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BEIJING - Europe's biggest fresh food supermarket operator, Champion, introduced a new form of business here yesterday with the opening of its first Asian outlet, according to China Daily.
Located in South Beijing's busy residential area of Jinsong, the supermarket covers almost 3,000 square metres.
Champion's president, Phillipe Pauze, said that the stores differed from the hypermarkets run by the company's parent firm, Carrefour. "Champion supermarkets are specifically engaged in providing various fresh foods, including vegetables, fruits, meat, seafood, and snacks, to the customers, so our chain stores are all set up in residential communities," explained Pauze, who is also g.m. of Carrefour's supermarket group.
Champion is highly experienced in the storage, selection, and distribution of foods, as well as in food safety supervision. According to Pauze, "As an arm of the Carrefour Group, we share purchasing resources with Carrefour, which may guarantee a price advantage in every Champion supermarket."
Champion joined up with local chain Beijing Shoulian to run the Beijing store, with Champion and Shoulian taking 65 per cent and 35 percent stakes, respectively, in the venture.
Pauze said Champion chose Beijing as the location of the company's first Asian outlet because of China's huge market potential, the nation's growing demand for safe and high-quality food, and the commercial possibilities of the 2008 Beijing Olympics.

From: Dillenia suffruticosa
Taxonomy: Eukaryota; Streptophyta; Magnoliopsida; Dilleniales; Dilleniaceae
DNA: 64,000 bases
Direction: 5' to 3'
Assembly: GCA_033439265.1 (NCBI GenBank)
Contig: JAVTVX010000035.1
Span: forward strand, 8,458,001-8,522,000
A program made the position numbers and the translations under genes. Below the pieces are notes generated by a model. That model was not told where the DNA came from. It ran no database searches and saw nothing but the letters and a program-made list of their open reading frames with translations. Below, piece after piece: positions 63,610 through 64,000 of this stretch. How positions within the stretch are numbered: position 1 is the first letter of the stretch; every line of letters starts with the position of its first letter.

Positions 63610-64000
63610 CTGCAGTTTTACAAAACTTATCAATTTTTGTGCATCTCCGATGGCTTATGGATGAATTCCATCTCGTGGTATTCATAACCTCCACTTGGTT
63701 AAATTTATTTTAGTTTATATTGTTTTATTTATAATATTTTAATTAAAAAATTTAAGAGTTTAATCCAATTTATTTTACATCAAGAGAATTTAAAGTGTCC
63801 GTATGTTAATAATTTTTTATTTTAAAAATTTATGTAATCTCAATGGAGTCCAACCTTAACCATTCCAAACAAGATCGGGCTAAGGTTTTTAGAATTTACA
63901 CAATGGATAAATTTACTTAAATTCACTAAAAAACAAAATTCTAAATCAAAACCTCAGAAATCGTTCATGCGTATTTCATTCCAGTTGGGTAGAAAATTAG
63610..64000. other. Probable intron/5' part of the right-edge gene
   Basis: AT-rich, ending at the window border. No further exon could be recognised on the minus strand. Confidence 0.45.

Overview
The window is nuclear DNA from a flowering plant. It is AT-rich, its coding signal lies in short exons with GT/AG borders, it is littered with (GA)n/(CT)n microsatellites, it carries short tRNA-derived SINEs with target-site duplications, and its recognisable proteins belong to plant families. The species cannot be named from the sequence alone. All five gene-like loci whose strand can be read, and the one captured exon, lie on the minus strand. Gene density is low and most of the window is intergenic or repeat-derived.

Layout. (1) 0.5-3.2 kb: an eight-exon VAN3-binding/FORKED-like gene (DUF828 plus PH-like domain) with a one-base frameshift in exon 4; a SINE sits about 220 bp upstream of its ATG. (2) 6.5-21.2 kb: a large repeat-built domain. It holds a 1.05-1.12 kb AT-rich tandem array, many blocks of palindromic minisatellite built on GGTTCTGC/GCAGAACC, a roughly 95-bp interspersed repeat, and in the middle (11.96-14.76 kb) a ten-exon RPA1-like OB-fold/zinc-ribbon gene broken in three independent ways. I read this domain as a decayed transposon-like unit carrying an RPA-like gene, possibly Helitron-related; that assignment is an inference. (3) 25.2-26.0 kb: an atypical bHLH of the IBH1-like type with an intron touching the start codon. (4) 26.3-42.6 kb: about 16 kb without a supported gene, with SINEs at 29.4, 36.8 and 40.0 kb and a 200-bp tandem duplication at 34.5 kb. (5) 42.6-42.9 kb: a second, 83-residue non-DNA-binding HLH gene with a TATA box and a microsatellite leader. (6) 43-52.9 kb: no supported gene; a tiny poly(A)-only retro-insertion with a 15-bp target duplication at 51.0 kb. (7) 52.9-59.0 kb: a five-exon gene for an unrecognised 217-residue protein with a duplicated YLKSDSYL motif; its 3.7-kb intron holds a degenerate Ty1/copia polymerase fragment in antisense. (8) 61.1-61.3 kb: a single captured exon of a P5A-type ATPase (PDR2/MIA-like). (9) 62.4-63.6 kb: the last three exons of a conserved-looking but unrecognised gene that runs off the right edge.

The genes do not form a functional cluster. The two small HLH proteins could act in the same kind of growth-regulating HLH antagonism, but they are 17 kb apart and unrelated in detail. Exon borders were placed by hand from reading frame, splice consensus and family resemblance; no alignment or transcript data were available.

Beijing's municipal government wants to speed up the development of commercial services in residential communities by opening 500 convenience stores and supermarkets this year. By the close of last September, 1,566 such shops had opened in Beijing, but that figure only covers 65 percent of the city's residential neighborhoods.
"There is a lot of space left for my firm, since there are still no professional food chain retailers operating in Beijing," said Pauze, who acknowledges, however, that competition will be stiff, as challenges from both foreign and domestic retailers and fast-food restaurants arise.
In Beijing, by the end of last year, there were 4,277 chain stores, among them hypermarkets, supermarkets, and convenience stores, whose sales volume made up 24.2 percent of the city's retailing sector, according to sources with the Beijing Commerce Bureau. Around 85 percent of the fresh food eaten by Beijing residents is bought in agricultural markets.
"We believe our reliable goods, competitive prices and pleasing environment are lucrative," Pauze said. "Furthermore, we have conducted research on the habits and tastes of local consumers, meaning we will adjust our food structure, counter layout, and management style to adopt to the local market."
The opening of the Jinsong store brings the number of the French company's fresh food supermarkets to 2,292 in 10 countries, with a business area of more than of 1.5 million square meters and an annual sales volume of US $12.05 billion.